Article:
2. The best Christmas story for me and it is not a figmnet of my imagination because it's on film is that i ACTUALLY TURNED OUT TO BE THE GOOD GUY WITH Lisa. Everybody has me painted as the bad guy with no patience with my daughter Lisa. But the film clearly shows me as the loving, kind Dad with his sweet daughter, the true me, and MOM as the one without patience, etc. Oh, how great that Christmas morning turned out; a fond memory for me. Go ahead , build a story around that.

    Your sweet, kind,m looving Dad.


  3. I'll remind you of one of the best Christmas stories ever, rivaling a Miracle on 34th Street. Ironically, it's on film. I don't remember the year, perhaps 1987 or 1988 and we were opennng Christmas gifts. I was always painted as the guy who had no patience with his sweet daughter, Lisa. Lo and Behold, on film it shows a loving father with his child, speaking tenderly to her and enjoying every moment. The film also captures the villain, short of patience……MOM!!! Oh, what a great day that was! For surely I was vindicated and as the saying goes,, "One picture is worth a thousand words. " Go ahead build a story around that. If you received a similar story earlier it's a result of my computer going down and I have no record of it being submitted.
    Your seet, loving, kind, patient Dad.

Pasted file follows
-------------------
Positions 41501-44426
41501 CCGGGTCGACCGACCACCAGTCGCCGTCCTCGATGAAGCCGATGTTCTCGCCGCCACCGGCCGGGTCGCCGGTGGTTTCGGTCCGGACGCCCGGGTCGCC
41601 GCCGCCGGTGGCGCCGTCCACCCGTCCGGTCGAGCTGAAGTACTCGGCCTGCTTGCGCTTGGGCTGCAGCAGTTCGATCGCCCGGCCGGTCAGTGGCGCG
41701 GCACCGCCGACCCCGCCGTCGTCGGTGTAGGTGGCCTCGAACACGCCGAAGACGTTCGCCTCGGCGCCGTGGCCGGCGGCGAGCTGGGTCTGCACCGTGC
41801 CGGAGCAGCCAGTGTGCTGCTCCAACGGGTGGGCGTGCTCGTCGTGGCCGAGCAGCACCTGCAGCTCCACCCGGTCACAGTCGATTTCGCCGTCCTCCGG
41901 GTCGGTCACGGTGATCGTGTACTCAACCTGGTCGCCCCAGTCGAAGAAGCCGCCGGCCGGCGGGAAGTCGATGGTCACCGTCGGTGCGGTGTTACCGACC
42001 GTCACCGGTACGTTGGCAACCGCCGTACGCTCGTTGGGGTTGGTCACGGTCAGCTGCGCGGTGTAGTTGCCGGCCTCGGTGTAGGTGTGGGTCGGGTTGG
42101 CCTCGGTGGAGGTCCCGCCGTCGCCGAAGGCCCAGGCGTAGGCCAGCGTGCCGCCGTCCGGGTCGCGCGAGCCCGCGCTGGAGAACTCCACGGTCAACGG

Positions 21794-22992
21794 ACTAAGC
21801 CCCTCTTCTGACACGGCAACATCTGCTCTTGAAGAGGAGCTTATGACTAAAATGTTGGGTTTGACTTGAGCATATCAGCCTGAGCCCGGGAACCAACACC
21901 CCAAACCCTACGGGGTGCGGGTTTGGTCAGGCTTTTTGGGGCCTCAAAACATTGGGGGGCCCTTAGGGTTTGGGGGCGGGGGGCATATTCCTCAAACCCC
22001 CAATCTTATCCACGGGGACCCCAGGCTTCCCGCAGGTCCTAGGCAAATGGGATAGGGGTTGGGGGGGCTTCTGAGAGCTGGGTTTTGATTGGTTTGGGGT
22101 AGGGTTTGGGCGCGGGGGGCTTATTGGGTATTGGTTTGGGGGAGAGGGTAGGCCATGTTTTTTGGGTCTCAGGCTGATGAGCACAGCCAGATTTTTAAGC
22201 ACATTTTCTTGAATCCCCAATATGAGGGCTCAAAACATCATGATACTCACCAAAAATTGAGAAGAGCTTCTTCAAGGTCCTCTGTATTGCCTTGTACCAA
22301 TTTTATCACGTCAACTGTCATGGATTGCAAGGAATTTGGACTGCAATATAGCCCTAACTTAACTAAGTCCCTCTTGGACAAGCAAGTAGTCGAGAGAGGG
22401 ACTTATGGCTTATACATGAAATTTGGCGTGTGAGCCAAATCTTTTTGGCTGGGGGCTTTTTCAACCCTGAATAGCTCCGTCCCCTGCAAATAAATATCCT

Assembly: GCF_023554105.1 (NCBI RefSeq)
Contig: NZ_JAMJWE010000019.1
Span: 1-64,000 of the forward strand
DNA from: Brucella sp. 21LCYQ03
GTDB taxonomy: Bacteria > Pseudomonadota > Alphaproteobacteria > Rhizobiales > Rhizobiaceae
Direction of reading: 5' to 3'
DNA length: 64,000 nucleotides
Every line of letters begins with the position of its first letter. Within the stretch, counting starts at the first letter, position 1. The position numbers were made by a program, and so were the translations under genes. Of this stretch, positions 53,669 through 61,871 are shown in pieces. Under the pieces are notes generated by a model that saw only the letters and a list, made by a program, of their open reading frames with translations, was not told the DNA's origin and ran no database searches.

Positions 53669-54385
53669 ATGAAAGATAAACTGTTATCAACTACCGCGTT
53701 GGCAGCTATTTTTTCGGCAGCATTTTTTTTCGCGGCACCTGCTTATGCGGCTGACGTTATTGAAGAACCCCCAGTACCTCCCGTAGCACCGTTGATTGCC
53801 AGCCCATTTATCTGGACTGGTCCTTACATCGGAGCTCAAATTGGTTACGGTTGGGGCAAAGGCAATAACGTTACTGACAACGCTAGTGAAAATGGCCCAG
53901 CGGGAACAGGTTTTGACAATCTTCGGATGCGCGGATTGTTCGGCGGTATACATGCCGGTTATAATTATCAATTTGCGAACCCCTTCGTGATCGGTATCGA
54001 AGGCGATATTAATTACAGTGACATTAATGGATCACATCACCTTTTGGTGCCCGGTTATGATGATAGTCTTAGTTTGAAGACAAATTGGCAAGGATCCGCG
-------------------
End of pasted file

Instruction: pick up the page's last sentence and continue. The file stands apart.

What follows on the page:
4. I honestly don't have any memory of how old I was when I learned Santa was a fairytale. But when my 7 year old (now 26) came home from a friends house, very sad, because his friend let him in on the secret, I wanted to rub snow in "little friends" face! I had just spoken to the friends mother a few days before, as I knew they taught their kids there was no Santa. She let me know that she spoke with her son and told him how important it was to keep the secret to himself. Shortly thereafter, he broke the news to my son, who then let his 5 yr old brother also know. He asked me if Santa was real and he asked me to tell the truth. I told him that Santa lived in your heart and he was only real to those who believed in him.


    1. Oh, that story is sad. We don't do the Easter Bunny with the kids–we've just never talked about him one way or the other (I feel another blog post a brewing)–and I've always worried about my kids somehow innocently spoiling it for another kid; although, I think they'll just wonder why he doesn't come for them!


  5. We always did "Santa" gifts for our kids and I absolutely love the magic of it. However, my friend (who has four daughters) didn't allow her children to believe in Santa Claus.
    Well, one of the daughters told my Heidi that there was no Santa.
    That was when I overheard Heidi ask her older brother Daniel what he thought about that.
    His reply?
    "Well, if you notice, Santa doesn't BRING them ANYTHING either!!"
    That settled that and I think we got a couple/three more years of believing out of the two of them. 🙂

    Now… the day they found all of their pulled teeth, carefully wrapped in tissue, taped and dated…in their Dad's brief case.
    That was a little harder to get out of.


  6. I honestly don't remember the day I found out about Santa. I must have repressed the horror.

    As for a Christmas lesson…I can't think of one — what does that say about me?


    1. Probably so. I was devastated. Don't worry about the Christmas lesson. I'm sure you have plenty, but I put you on the spot! (I have quite a few involving money)